Academics have a well-earned reputation for ivory-tower insularity. For the past century or so, as I found in the research for my new book, conservative critics have blasted academics time and time again not only for being biased, but for being unaware of life outside of their cloisters.

Renowned historian Gordon Wood, for instance, took to the pages of the conservative Weekly Standard recently to accuse his colleagues of a failure to communicate. The academic echo chamber had become stifling. As Wood put it,

College students and many historians have become obsessed with inequality and white privilege in American society. And this obsession has seriously affected the writing of American history. The inequalities of race and gender now permeate much of academic history-writing, so much so that the general reading public that wants to learn about the whole of our nation’s past has had to turn to history books written by nonacademics who have no Ph.D.s and are not involved in the incestuous conversations of the academic scholars.

Wood’s charges elicited a flurry of outraged responses, and, for the purposes of full disclosure, I should say that they struck me as a strangely curmudgeonly diatribe from such a prominent personage. Our personal politics aside, however, more scholarly inquiries have backed up Wood’s charge that too many academics are out of touch with reality.

In her study of elite academics, for example, Elaine Howard Ecklund found them to be jaw-droppingly ignorant of general trends in American religion. Many professors had no idea even of the vital religious practices going on at their own elite universities.

And, as Neil Gross argued in Why Are Professors Liberal and Why Do Conservative Care?, the professoriate tends to perpetuate its own leftist biases. Not by scheming cadres of devious commie professors, but simply by creating an atmosphere that tends to attract like-minded left-leaning people.

If it is true that elite social scientists are really skewed toward a particular political perspective, and if it is true that many academics are woefully ignorant about the very social realities they purport to study, it must shake our confidence in any “expert” testimony. And, when that’s the case, the reassuring bromides of our close culture-war allies can seem all the more convincing.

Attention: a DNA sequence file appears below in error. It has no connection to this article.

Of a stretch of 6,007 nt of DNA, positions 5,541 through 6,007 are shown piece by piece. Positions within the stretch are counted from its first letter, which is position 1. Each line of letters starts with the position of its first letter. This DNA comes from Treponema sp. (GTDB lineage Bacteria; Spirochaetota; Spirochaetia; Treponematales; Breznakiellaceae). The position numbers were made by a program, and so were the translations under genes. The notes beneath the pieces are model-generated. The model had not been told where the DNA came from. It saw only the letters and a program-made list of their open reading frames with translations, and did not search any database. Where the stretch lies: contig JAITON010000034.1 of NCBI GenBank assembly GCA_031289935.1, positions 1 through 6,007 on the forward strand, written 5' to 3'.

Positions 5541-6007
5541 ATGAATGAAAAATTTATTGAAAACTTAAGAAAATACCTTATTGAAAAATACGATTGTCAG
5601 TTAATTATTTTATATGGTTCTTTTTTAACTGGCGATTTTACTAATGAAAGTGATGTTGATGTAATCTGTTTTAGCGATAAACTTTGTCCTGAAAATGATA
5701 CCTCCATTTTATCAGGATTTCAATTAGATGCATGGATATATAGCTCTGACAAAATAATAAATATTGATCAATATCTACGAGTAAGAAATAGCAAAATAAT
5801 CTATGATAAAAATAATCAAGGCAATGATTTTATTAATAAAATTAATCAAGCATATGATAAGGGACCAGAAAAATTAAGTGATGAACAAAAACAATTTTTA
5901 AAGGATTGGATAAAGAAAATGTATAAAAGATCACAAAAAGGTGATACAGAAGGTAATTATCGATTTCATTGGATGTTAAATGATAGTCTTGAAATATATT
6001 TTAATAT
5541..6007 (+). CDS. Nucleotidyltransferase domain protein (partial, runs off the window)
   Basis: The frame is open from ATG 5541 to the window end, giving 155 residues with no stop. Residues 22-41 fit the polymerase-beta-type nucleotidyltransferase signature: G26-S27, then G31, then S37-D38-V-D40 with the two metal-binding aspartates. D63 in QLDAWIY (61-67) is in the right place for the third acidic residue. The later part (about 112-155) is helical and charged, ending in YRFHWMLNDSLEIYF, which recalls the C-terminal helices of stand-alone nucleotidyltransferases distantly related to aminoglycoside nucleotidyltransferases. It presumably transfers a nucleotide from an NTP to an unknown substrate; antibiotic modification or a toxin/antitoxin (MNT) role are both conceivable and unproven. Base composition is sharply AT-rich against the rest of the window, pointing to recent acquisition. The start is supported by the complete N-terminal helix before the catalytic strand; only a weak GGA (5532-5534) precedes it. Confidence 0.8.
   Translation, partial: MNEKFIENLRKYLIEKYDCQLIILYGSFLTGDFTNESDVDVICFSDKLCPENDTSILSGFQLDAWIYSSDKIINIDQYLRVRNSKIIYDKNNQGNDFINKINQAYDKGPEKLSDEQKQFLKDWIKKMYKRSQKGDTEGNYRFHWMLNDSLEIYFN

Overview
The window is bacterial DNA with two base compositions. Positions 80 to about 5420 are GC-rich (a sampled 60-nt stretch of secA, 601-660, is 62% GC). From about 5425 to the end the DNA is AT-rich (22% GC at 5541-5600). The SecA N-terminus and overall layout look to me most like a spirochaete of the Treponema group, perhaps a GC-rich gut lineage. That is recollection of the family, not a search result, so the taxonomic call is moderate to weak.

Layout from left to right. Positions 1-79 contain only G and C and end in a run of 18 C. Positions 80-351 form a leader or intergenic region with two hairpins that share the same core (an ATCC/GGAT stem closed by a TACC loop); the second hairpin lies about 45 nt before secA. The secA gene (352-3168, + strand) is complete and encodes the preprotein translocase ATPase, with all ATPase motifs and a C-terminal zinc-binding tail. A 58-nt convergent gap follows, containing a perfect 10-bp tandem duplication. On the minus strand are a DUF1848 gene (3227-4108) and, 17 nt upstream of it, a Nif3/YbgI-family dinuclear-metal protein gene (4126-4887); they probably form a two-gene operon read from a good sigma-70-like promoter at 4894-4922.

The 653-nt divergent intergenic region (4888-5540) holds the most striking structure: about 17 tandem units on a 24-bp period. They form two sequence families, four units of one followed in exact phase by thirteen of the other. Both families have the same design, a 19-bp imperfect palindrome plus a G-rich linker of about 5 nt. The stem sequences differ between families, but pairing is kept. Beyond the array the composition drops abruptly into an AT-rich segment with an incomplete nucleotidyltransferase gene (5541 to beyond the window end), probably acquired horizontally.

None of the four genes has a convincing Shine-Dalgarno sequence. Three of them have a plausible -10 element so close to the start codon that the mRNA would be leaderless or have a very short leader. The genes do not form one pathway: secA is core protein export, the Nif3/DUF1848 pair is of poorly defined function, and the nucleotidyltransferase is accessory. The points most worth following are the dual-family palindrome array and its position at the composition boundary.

To my mind, the only remedy is for each of us to find out more about people different from us. To talk with people with whom we disagree.

Of course, for blog-readers, I guess this is preaching to the choir. Bloggers tend to consume all sorts of other blogs. Creationists might read the Sensuous Curmudgeon. Scientists might read the BioLogos Forum and Around the World with Ken Ham. Conservative Christians read Jerry Coyne, and Professor Coyne might read Agellius’s Blog.

Do any of us do this in real life, though? Does anyone have regular conversations about culture-war issues in which we share fundamental disagreements? We all have an uncle, mother, or neighbor who might differ from us on these issues, but we often politely avoid such impolite topics.

Or is that just me? Do YOU talk to lots of types of people with whom you disagree?

Religious Students, Secular Schools


Thanks to all those who came out Wednesday to participate in my talk at Binghamton University about fundamentalist colleges in the 1930s.  Not only was a good time had by all, but the conversation made clear that even at this, our most “secular” of colleges, religion is thriving.  Despite the ignorant nostrums of elite secular academics and fuming fundamentalists, conservative religious students and faculty seem to thrive at pluralist schools like ours.

Don't hate me  because I'm beautiful...

Don’t hate me because I’m beautiful…

For those who are just tuning in, this talk was part of our series in “Religion in the Modern University.”  I shared my current research into conservative evangelical colleges.  The conversation after the formal talk revealed that both students and faculty at our beloved public university come from all sorts of religious backgrounds, including conservative evangelical Protestantism.

Unlike the schools I’m studying, our “secular” college does not actively encourage any specific sort of religious belief.  Nevertheless, our school proves a congenial home for students and faculty who hold conservative evangelical beliefs.

This flies in the face of some common assumptions about secularism and higher education.  As sociologist Elaine Howard Ecklund found in her study of elite secular academics, many of them have absolutely no idea of the high level of religious belief at their own non-religious elite universities.

Fundamentalists, too, have long assumed that “secular” colleges were hostile to their sort of religious belief.  As fundamentalist college founder Bob Jones Sr. was fond of saying in the 1920s, he would

just about as lief [sic] send a child to school in hell as to put him in one of those institutions.

At Bob Jones University, as at other fundamentalist universities, this notion that only a truly fundamentalist school can protect students’ faith remained central throughout the twentieth century, as this 1956 advertisement demonstrated.

Fundamentalist students, fundamentalist schools

Fundamentalist students, fundamentalist schools

More recently, too, creationist leader Ken Ham took me to task for questioning his insistence that creationist families must send their children to young-earth-friendly colleges.  As Ham concludes,